This shows you the previous period to the selected reporting period.  

For example, running a query for this month using a metric with the Time Function Type = Previous Period, will display the result from the whole previous month.  The same goes for year, quarter, and day.  

If your metric has the Time Function Type = Previous Period AND the To Date field selected, then if today is the 15th January, and your query is set for this month, then the result will be the result up to 15th December only. 

Want your query to show the difference From Previous Period? Create a calculated metric like “[Headcount EOP] minus[ Headcount EOP - Previous Period]”

Same Period Last Year (and To Date)

This is the same time period as what's selected in the query, only for the prior year.  The To Date option only impacts the current time period.  

For example, if today is August 10, 2023 and you have selected 2023, then a metric with Time Function Type = Same Period Last Year is the total for all of 2022. If the metric has Time Function Type = Same Period Last Year AND the To Date field selected, the result will be for January 1, 2022 through August 10, 2022.

Year To Date and Annualise, and Restrict to current period to Date

Year to Date (YTD) provides cumulative year to date results . When looking at a yearly basis it will be the YTD through the current date, e.g. if it is currently May 13, YTD is Jan 1 to May 13, but when looking at it on a Quarterly, Monthly or Daily basis it will be the YTD through the period selected.  

The Year to Date Time Function is meant to allow users to easily compare YTD this year to prior years. At the beginning of the year, Last Month or Last Quarter will not work because those time periods do not exist in the current year yet.

  • Annualise is a separate option, and is often selected in conjunction with Year to Date for meaningful analyses.  If Annualise is selected, it estimates the number based on the reporting period selected. For the current/incomplete year, given that it's annualising based on what data is available, the annualization may not equal the actual number of hires for the year. We have an interesting blog article about forecasting v annualization.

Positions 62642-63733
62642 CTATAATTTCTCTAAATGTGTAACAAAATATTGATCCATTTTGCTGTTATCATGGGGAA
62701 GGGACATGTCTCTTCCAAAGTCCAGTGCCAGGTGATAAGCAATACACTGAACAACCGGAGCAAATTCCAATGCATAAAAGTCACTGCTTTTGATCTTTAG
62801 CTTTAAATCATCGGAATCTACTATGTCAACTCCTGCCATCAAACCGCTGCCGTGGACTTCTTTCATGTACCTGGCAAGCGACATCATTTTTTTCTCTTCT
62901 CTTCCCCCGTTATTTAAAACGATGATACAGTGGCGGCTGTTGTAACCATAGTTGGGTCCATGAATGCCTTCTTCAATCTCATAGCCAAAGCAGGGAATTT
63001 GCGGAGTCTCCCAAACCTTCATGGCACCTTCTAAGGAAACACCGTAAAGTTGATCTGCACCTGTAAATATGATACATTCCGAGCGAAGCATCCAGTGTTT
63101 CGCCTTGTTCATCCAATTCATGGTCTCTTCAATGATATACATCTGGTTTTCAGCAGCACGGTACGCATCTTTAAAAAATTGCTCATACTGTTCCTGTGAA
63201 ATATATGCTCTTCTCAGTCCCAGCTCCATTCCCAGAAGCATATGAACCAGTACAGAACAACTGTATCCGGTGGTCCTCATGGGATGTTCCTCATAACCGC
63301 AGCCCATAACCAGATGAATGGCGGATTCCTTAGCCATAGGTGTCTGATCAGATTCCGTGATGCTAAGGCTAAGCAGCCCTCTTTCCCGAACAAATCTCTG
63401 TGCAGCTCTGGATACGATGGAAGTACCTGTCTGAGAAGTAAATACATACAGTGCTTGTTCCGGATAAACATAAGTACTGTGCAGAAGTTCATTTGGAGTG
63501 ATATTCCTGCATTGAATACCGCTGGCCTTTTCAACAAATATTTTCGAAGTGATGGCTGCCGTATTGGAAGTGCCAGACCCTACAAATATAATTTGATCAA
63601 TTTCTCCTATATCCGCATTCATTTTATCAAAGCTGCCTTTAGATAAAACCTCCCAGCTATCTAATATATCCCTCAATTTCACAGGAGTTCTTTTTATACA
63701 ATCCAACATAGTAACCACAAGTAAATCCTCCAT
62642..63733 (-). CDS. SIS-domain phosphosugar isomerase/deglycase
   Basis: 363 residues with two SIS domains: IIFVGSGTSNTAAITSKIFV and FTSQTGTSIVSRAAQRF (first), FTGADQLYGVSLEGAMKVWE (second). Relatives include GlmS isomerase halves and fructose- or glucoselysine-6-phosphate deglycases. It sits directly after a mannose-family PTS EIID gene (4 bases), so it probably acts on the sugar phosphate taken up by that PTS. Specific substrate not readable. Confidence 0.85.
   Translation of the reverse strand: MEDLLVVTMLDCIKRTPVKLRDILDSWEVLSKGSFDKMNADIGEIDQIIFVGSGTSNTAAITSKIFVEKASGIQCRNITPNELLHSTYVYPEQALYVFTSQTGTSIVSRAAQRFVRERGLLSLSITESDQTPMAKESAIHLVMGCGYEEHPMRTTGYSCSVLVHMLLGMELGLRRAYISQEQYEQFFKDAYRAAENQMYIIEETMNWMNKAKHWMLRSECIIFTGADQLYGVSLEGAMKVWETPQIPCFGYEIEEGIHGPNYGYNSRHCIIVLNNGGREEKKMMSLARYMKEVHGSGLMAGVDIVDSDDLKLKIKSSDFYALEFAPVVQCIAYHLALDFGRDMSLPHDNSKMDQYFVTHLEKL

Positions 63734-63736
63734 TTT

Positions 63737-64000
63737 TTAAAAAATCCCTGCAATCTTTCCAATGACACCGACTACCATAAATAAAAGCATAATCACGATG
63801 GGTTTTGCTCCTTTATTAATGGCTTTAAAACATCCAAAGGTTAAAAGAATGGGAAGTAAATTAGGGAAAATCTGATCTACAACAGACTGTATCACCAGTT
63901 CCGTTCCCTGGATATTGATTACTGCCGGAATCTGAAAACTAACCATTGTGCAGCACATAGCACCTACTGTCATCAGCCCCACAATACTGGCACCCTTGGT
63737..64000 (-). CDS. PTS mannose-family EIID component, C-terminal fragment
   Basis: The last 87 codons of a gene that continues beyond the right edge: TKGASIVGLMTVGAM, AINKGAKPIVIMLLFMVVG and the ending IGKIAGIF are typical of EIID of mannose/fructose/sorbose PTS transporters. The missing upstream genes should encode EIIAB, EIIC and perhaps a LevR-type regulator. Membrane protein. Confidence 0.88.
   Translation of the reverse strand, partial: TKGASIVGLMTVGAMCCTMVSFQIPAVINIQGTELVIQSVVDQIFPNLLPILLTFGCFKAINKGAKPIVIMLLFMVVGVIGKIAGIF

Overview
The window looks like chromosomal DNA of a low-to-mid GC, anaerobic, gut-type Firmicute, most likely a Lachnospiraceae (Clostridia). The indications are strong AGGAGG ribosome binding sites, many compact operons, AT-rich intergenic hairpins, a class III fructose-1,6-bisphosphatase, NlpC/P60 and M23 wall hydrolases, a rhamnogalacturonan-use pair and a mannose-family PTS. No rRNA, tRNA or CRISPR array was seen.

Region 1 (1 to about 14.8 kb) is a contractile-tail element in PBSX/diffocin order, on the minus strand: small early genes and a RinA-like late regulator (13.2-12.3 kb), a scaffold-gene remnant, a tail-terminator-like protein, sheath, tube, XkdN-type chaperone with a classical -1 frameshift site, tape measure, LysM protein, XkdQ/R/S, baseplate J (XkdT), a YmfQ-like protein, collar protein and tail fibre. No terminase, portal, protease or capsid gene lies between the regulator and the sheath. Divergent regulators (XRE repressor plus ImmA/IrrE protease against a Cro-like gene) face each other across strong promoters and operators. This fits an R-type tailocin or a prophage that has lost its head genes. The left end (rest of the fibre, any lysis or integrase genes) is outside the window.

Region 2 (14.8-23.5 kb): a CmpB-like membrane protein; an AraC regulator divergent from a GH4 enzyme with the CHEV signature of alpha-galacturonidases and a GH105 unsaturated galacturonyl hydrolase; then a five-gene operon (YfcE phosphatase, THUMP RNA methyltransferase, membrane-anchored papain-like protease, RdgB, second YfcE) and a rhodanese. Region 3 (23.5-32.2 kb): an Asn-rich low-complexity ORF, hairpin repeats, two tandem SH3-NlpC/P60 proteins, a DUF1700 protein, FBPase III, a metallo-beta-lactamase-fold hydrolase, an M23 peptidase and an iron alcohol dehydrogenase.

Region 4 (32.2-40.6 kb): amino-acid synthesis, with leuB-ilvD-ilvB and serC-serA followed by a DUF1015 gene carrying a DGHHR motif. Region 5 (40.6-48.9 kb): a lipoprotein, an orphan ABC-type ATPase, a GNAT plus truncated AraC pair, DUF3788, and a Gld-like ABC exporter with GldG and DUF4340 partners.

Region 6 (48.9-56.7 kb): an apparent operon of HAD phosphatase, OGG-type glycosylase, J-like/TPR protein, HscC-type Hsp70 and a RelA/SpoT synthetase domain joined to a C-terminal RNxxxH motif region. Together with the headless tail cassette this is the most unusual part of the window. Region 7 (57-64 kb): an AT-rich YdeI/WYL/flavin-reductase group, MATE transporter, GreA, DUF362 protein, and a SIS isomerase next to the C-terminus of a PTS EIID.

• Bear in mind that YTD + Annualise will calculate differently from how Time Projected is calculated, specifically at more granular levels like Quarters or Months.  While Time Projected will only pull data from the selected Quarter or Month and calculate a projection with that given data, YTD + Annualise will always calculate a number on a yearly level.  
  • NOTE: Applying the “Restrict to current period To Date” option with YTD will notably affect how data is displayed for previous years, as no data for time that hasn't passed in the current year will be available.  

For example, if the current date is November 12th, when looking at Terminations YTD unrestricted on a yearly level from the current year and the previous year, the figure for the current year’s Terminations will be the sum of all terminations between January 1st and the current date (November 12th), while the previous year’s figure will be the sum of all terminations that had occurred in that year (January 1st through December 31st).  When “Restrict to current period To Date” is applied, however, while the current year’s Termination YTD figure won’t change, the previous year’s figure will change to the sum of all terminations between January 1st and the current date last year (November 12th), thus providing a helpful comparative view. 

Read our article About Time Functions for a more detailed explanation. 

Tip > go to your Storyboard Library and search for “Time Function and Period Filter Examples”. This is a pre-built storyboard with lots of query examples. Not seeing it? Contact your Customer Success Lead to discuss.